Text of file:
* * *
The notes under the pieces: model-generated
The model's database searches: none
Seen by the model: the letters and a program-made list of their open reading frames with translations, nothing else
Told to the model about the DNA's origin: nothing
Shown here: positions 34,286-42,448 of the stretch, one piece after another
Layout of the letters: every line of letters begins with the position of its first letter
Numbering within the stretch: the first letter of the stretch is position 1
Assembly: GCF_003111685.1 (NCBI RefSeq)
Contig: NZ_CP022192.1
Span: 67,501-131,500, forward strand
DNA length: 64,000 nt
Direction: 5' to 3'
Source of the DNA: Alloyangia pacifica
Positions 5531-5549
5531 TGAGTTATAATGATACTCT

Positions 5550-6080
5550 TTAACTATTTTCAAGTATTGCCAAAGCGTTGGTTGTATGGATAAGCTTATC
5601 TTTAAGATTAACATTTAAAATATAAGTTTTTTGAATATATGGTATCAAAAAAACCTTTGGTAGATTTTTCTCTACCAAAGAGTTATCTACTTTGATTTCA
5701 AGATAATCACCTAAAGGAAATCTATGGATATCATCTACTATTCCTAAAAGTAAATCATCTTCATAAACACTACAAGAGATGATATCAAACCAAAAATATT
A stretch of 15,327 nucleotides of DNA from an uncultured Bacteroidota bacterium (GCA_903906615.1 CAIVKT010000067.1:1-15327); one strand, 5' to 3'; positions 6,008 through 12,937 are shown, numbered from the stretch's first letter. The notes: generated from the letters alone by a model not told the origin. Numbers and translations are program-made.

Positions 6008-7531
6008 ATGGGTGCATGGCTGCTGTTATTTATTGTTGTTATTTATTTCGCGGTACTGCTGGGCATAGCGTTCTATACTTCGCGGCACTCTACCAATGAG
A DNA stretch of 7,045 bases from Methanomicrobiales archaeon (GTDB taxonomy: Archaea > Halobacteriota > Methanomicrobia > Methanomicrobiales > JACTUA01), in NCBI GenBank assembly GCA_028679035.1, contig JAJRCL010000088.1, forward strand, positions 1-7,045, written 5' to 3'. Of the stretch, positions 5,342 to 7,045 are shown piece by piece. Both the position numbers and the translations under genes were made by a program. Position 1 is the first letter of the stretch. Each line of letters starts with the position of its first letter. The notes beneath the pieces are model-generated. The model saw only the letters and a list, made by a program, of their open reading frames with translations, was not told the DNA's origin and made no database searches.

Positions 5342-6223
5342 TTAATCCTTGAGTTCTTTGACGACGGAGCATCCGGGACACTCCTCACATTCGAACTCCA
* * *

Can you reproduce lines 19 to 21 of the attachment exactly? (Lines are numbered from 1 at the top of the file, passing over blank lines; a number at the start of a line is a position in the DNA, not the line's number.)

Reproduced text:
5701 AGATAATCACCTAAAGGAAATCTATGGATATCATCTACTATTCCTAAAAGTAAATCATCTTCATAAACACTACAAGAGATGATATCAAACCAAAAATATT
A stretch of 15,327 nucleotides of DNA from an uncultured Bacteroidota bacterium (GCA_903906615.1 CAIVKT010000067.1:1-15327); one strand, 5' to 3'; positions 6,008 through 12,937 are shown, numbered from the stretch's first letter. The notes: generated from the letters alone by a model not told the origin. Numbers and translations are program-made.

Positions 6008-7531